About a year ago, I came across an on-line article about places outside of the Chicago area that have what the author thought were Chicago-worthy Italian beef sandwiches. One place that was mentioned was Schooners, a neighborhood place in downstate Bloomington. While on a trip driving by Bloomington one day, it was close to lunch and I decided to stop into Schooners to give one of their Italian beef sandwiches a try.
Schooners has been around since 1983 when Bob Groetken and Greg Gebbards opened the door to their little neighborhood bar in Bloomington in what was a former Pizza Hut location near Illinois Wesleyan University. They moved to their present day location on E. Grove just east of S. Clinton 30 years ago. (see map) Today, Bob Groetken continues to run Schooners along with his wife, Deb. (There is a Schooners in Morton, IL, a suburb of Peoria, that seems to be similar in many aspects to the one in Bloomington. But the Groetkens are not the owners of that establishment.)
In the summertime, Schooners opens its popular beer garden attached to the backside of the restaurant. Acoustic and light electric music is played a couple times a week mainly on Wednesday and Saturday evenings.
I was able to find a parking spot in the lot on the side of Schooners. I went in and found a table in the larger of the two dining rooms in the restaurant. It appears that the room I was in may have been an addition at some point in time as it appeared to be a little newer than the other bar/dining area in the restaurant. There was an interesting mix of people at Schooners - I saw businessmen in ties and buttoned down shirts, and there were blue-collar types, along with a number of older people in the place. It was a popular place for lunch.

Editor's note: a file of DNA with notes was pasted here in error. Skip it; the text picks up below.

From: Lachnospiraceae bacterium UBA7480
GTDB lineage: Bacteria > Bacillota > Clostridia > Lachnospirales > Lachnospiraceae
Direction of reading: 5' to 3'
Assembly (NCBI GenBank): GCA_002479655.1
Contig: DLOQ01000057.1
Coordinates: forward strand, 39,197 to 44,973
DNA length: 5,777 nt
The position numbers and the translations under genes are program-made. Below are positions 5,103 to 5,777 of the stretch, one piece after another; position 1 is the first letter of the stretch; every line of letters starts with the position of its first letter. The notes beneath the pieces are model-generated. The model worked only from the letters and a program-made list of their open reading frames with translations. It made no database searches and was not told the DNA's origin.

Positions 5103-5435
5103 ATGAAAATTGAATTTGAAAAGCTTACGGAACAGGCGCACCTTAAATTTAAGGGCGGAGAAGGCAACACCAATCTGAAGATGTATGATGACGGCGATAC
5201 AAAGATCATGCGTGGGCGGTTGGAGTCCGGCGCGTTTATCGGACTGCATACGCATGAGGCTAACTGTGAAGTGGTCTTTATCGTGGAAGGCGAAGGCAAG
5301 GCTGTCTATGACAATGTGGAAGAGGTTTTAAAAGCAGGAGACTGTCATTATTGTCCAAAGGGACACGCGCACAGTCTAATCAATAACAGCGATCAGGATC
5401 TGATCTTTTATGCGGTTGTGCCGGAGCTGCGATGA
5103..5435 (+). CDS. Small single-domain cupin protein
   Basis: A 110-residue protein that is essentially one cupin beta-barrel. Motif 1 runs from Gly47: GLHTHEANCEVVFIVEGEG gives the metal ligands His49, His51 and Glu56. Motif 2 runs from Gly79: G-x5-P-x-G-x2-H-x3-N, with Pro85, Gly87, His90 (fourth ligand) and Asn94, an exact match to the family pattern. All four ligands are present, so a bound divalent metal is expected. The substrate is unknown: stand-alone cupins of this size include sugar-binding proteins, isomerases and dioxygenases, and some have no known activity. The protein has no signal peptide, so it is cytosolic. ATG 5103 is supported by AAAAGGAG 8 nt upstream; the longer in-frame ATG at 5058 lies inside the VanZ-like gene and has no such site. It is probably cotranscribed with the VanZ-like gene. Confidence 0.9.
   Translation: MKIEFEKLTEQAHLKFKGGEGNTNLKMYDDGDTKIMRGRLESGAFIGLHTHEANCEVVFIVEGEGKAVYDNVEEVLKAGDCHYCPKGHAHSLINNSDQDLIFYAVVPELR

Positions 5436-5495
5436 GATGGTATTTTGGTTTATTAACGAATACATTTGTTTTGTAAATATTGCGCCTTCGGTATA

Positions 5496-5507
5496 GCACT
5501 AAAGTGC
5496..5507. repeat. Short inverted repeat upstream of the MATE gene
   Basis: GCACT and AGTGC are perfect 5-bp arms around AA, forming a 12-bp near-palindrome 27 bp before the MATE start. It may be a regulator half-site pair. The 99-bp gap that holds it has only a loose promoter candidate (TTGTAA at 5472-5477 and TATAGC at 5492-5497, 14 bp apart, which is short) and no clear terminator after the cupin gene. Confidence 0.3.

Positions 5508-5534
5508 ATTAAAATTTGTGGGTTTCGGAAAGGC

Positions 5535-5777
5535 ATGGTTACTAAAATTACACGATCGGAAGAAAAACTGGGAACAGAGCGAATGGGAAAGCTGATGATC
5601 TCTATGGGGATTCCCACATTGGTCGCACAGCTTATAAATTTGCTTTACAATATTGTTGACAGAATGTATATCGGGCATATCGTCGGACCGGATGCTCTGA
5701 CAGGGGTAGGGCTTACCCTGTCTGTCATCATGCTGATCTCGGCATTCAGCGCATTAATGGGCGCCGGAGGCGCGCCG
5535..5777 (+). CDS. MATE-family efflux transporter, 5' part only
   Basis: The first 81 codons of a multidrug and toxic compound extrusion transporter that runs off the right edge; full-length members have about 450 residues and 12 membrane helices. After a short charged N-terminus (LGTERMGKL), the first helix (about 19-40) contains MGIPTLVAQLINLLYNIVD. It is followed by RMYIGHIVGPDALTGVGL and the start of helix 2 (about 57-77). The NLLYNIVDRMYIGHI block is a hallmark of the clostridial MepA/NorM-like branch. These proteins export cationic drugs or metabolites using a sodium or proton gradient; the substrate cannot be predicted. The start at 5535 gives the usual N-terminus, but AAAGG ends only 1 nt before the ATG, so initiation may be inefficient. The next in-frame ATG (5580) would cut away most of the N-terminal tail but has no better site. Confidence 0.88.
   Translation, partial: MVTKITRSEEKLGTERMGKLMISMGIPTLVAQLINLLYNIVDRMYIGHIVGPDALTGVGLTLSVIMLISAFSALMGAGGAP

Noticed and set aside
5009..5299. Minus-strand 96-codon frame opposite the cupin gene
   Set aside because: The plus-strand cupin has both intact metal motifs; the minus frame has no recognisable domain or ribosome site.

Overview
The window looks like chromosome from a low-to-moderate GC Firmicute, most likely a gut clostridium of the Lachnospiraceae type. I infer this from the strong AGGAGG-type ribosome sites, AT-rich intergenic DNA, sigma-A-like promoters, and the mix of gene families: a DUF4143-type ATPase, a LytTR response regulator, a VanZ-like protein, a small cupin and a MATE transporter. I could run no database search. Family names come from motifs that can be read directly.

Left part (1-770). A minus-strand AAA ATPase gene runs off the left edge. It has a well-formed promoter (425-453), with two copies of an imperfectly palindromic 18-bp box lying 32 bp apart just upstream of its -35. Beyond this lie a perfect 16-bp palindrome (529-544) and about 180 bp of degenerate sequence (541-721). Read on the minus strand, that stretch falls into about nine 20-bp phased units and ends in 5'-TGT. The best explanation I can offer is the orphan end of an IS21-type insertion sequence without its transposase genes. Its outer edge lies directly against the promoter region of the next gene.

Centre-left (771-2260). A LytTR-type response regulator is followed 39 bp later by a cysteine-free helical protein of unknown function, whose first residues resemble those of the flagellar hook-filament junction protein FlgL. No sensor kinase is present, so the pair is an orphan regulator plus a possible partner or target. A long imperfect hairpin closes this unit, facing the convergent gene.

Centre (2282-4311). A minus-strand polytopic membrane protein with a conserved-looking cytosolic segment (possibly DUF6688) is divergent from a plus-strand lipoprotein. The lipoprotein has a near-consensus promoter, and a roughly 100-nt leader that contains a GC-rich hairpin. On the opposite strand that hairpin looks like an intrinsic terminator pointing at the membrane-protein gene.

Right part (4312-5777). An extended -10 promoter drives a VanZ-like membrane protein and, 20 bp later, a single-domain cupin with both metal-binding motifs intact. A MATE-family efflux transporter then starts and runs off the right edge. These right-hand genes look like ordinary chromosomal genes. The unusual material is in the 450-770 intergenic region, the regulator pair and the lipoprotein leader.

I was given a menu and while I had it in my head that I was going to get an Italian beef sandwich, I found that they had a number of other things to choose from. Schooners is famous for their beer-battered chicken that was developed by Greg Gebbards years ago. "Gebby's Beer-battered Chicken" is available either as part of a dinner, or pieces are available a la carte. Schooners is also famous for their chicken wings, as well as their huge pork tenderloin sandwiches that could easily feed two people. House-made soups and chili are available on a daily basis along side a number of salad offerings. In addition to their Italian beef sandwich, Schooners also has a corned beef or turkey reuben sandwich, their variation of the Central Illinois-favorite Horseshoe sandwich, a batter-dipped or grilled chicken breast sandwich, and a handful of specialty burgers.
But I went with the Italian beef sandwich, sticking to my plan before I even stopped in. I had my choice between potato chips or crinkle-cut fries and I wasn't enamored with either one. I got the chips because I figured that I wouldn't be eating much more than the sandwich. I got a Lagunitas IPA that they had on tap - a schooner size, of course.
The beef was thin, tender and juicy. The beef also some good Italian seasonings and spices slow-cooked into it. The hoagie bun was light, but held together very well. I got a side of peperoncini's to help spice the sandwich up a bit, and the au jus that was served on the side was piping hot. The overall taste of sandwich was excellent. My only quibble would be to have some good ol' Chicago-style giardiniera available to put on the sandwich. But in hindsight, the Italian beef sandwich at Schooners really didn't need much help in its taste and quality.
Schooners was a neat little place, a great little neighborhood bar that wasn't fancy, but it had a nice homey atmosphere. My Italian beef sandwich was very good and worthy of Schooners being named one of the top places in the state to get such a sandwich. The service I had was friendly and efficient, and the beer was cold. If you're not from the Bloomington/Normal area Schooners is a little tough to find, but it's worth the stop for above average bar food.